Bard IVC Filter Has Higher Injury and Death Rates than Similar Devices

Medical device maker, C.R. Bard allegedly continued to market its Inferior Vena Cava (IVC) filters even after reports of serious injuries and deaths.

A yearlong investigation by NBC Nightly News indicates that the IVC filters were failing and leading to significant injuries and deaths at rates considerably higher than other similar devices.

The Bard IVC filter—a small, cone-shaped device—is implanted into the inferior vena cava, the large vein that carries blood from the lower body back to the heart. The filter device is meant to prevent a blood clot from reaching the patient’s heart or lungs, according to NBC News. Approximately 250,000 IVC filters are implanted annually.

Reports indicate that the Bard IVC Recovery device migrates from where it is placed, fractures, perforates the vein, and causes—not prevents—clots. The NBC News investigation linked 27 deaths and more than 300 injuries to failures associated with Bard’s Recovery model IVC filters. NBC News asked why Bard did not recall the Recovery filters even after a confidential study the company commissioned “urgently” requested additional investigation into the device’s performance.

The Food and Drug Administration (FDA) issued a serious warning to Bard because Bard allegedly did not file customer complaint reports involving injuries and deaths related to the device and never advised the FDA that the Recovery Cone Removal System suffered from dangerous defects. Recovery devices may also have problems with cleaning processes, which were allegedly never validated. The FDA’s more serious warning and steps taken to suspend the Bard devices took place after Bard allegedly did not appropriately respond to the FDA.

The NBC News two-part investigative report described the case of a patient implanted with the Bard Recovery IVC filter in 2004 after a car accident. She had a pelvic fracture and was deemed to be at greater risk for a blood clot because of required immobilization. “The filter was supposed to stop [clots] from reaching her heart or lungs; instead, it nearly killed her,” according to NBC News. Four months after the filter implant, she developed a severe headache, fainted, and then flat-lined in the ambulance on the way to the hospital. Doctors discovered that a piece of the IVC filter had broken off and pierced her heart. She needed open-heart surgery to remove the device fragment and repair the perforation. Another woman implanted with an IVC filter following a 2004 brain aneurysm, died. The autopsy revealed that the filter entered her heart via clot, puncturing the heart.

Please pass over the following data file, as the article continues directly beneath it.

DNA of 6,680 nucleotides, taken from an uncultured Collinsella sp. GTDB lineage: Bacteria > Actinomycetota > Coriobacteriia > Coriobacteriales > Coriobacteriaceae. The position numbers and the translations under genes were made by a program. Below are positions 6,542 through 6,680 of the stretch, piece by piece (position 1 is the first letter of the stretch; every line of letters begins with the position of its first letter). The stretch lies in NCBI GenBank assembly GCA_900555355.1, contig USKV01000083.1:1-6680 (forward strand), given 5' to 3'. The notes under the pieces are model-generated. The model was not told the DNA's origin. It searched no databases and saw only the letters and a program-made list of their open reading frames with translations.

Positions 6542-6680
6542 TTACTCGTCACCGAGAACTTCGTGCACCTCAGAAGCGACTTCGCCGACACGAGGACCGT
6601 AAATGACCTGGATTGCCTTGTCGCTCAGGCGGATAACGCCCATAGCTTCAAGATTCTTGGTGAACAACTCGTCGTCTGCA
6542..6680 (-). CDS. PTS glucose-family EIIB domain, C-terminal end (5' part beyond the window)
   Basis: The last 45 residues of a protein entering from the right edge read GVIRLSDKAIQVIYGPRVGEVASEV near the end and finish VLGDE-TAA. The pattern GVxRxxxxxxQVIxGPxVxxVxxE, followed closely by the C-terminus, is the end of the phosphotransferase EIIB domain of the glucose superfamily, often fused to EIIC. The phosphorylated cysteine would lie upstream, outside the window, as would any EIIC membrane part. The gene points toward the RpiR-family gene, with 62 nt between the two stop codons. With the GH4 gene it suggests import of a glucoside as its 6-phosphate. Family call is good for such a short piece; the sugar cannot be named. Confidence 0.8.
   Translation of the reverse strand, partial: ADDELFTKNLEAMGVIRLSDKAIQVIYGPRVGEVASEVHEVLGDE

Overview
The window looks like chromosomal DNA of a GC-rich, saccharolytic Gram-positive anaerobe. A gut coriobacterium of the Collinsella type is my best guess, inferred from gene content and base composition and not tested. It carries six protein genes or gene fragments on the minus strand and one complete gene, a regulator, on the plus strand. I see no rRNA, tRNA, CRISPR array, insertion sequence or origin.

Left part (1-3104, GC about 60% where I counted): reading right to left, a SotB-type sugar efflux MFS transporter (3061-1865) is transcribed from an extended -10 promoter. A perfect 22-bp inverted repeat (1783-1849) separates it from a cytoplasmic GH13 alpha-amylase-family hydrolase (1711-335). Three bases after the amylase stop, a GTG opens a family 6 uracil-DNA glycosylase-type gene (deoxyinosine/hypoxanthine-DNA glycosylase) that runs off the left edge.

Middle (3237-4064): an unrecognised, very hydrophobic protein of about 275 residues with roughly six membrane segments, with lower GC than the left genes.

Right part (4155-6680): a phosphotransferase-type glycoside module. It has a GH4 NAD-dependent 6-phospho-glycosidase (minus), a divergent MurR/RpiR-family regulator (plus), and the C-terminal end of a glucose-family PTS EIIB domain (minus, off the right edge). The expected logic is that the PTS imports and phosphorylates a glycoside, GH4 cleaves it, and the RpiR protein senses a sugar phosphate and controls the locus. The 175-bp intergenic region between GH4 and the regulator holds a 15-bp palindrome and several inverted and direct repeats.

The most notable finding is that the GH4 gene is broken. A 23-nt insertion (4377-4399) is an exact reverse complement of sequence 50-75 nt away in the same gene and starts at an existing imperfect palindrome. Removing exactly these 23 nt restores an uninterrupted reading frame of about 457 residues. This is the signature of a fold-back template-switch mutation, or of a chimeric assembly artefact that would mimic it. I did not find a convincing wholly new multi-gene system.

A regulatory specialist hired by Bard to help with the application for FDA approval said she told Bard she would not sign the application because of concerns about test results. She said her signature “appears to have been forged on the paperwork,” according to NBC News. Bard denied the forgery accusation and said all of its “vena cava filter devices have been appropriately cleared by FDA.

In August 2010, the agency issued a safety communication concerning risks associated with long-term use of IVC filters and urged doctors to consider removing the devices after the risk of pulmonary embolism has passed. The FDA’s safety communication was updated in May 2014 with additional information.

 

 

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